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Tropentag, September 20 - 22, 2023, Berlin

"Competing pathways for equitable food systems transformation:
trade-offs and synergies"

Greenhouse gas mitigation and soil carbon sequestration practices in the sheep sector

Nina Grassnick

Thuenen Institute, Coordination Unit Climate and Soil, Germany


Greenhouse gas (GHG) emissions from sheep production contribute eight per cent to global GHG emissions from the livestock sector. In some countries, GHG emission intensity from sheep meat production even accounts for the highest share of the country’s GHG emission intensity from the livestock sector. However, little is known about current GHG mitigation and soil organic carbon (SOC) sequestration practices in the sheep sector. Therefore, this study aims on identifying policies and actors promoting these practices as well as what kind of practices are adopted, including adoption barriers.
Data were collected in 2022 through a survey of 16 agricultural economic experts from 12 countries (Algeria, Argentina, Australia, Canada, Colombia, France, Germany, India, Iran, Peru, Spain and Tunisia).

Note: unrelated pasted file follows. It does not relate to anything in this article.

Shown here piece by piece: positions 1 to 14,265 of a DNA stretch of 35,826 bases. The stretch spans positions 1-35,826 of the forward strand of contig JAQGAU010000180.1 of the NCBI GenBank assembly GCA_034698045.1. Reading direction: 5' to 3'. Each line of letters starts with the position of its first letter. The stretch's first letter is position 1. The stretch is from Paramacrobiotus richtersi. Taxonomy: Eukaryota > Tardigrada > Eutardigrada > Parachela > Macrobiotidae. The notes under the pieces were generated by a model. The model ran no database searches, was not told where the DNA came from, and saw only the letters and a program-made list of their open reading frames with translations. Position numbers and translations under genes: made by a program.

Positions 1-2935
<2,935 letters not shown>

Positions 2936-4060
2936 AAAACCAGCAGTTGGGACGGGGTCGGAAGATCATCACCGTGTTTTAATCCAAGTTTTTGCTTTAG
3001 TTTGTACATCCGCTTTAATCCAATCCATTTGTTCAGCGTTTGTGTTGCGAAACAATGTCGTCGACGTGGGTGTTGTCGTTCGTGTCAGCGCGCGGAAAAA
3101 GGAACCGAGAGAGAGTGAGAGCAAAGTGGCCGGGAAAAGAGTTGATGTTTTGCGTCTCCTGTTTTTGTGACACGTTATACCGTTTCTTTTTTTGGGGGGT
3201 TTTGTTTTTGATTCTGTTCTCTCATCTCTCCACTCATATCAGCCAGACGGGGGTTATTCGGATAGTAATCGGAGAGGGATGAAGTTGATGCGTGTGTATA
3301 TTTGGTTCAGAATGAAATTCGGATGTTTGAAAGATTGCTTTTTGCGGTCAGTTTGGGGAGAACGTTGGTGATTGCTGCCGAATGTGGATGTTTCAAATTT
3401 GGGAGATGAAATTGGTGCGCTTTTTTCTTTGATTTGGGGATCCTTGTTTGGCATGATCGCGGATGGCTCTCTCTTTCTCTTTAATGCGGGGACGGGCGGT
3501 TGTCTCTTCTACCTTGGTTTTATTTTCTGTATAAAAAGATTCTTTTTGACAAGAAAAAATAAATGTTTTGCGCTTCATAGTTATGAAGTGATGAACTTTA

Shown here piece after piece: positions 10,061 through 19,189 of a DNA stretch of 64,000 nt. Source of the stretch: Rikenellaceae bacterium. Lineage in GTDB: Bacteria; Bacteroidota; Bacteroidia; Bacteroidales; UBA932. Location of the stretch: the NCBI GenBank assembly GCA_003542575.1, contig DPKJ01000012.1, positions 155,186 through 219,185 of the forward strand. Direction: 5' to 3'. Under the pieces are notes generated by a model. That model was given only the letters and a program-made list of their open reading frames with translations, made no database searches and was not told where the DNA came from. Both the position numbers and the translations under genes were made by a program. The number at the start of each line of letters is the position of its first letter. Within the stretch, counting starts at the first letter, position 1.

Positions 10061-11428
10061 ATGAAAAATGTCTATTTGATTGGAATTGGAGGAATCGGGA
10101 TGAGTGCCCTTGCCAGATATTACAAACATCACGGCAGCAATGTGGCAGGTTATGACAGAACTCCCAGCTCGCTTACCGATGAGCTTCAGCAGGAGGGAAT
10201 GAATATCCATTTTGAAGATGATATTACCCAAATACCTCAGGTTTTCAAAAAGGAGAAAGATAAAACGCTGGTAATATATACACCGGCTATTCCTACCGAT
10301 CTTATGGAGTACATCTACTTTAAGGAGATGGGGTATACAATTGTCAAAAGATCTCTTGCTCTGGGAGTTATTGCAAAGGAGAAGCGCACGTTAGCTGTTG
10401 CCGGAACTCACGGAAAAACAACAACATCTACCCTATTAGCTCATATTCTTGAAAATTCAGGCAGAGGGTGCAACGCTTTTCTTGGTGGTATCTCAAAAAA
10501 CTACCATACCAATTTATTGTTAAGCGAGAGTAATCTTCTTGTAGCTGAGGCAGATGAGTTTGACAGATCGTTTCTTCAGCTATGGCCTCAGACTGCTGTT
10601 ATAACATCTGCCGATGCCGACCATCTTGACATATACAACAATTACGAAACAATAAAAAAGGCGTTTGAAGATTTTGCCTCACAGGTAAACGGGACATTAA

The results reveal that governments in 11 out of 12 countries have implemented at least one policy instrument to promote GHG mitigation and SOC sequestration practices with relevance for sheep production. These are often soft policy instruments such as research and development and/or farmers’ training. Research bodies and independent farm advisors are the non-governmental stakeholders that are most active in promoting these practices.
On average, farmers in the selected countries are likely to adopt animal management practices or practices that enhance productivity to reduce GHG emissions. The practices that are most likely to be adopted by farmers are feeding a diet balanced in energy and protein, increasing diet digestibility, increasing the lamb growth rate for earlier finishing and improving ewe nutrition in late gestation.
However, the adoption of soil and pasture management practices to reduce GHG emissions or enhance SOC is less likely. This is especially the case for practices related to pasture renovation and plant selection, land use change, fertiliser and nutrient management or soil moisture. Avoid conversion of peatlands is the practice that has been selected most often to be unlikely adopted by farmers.
The adoption of practices that enhance productivity is mainly prevented by economic barriers (e.g. uncertain returns and results as well as hidden costs). Behavioural/ psychological barriers are the main reason for the non-adoption of soil and pasture as well as animal management (e.g. conflict with traditional methods) practices.

Keywords: Adoption barriers, adoption of GHG mitigation practices, climate change, sheep production

Contact Address: Nina Grassnick, Thuenen Institute, Coordination Unit Climate and Soil, Bundesallee 49, 38116 Braunschweig, Germany, e-mail: nina.grassnick@thuenen.de

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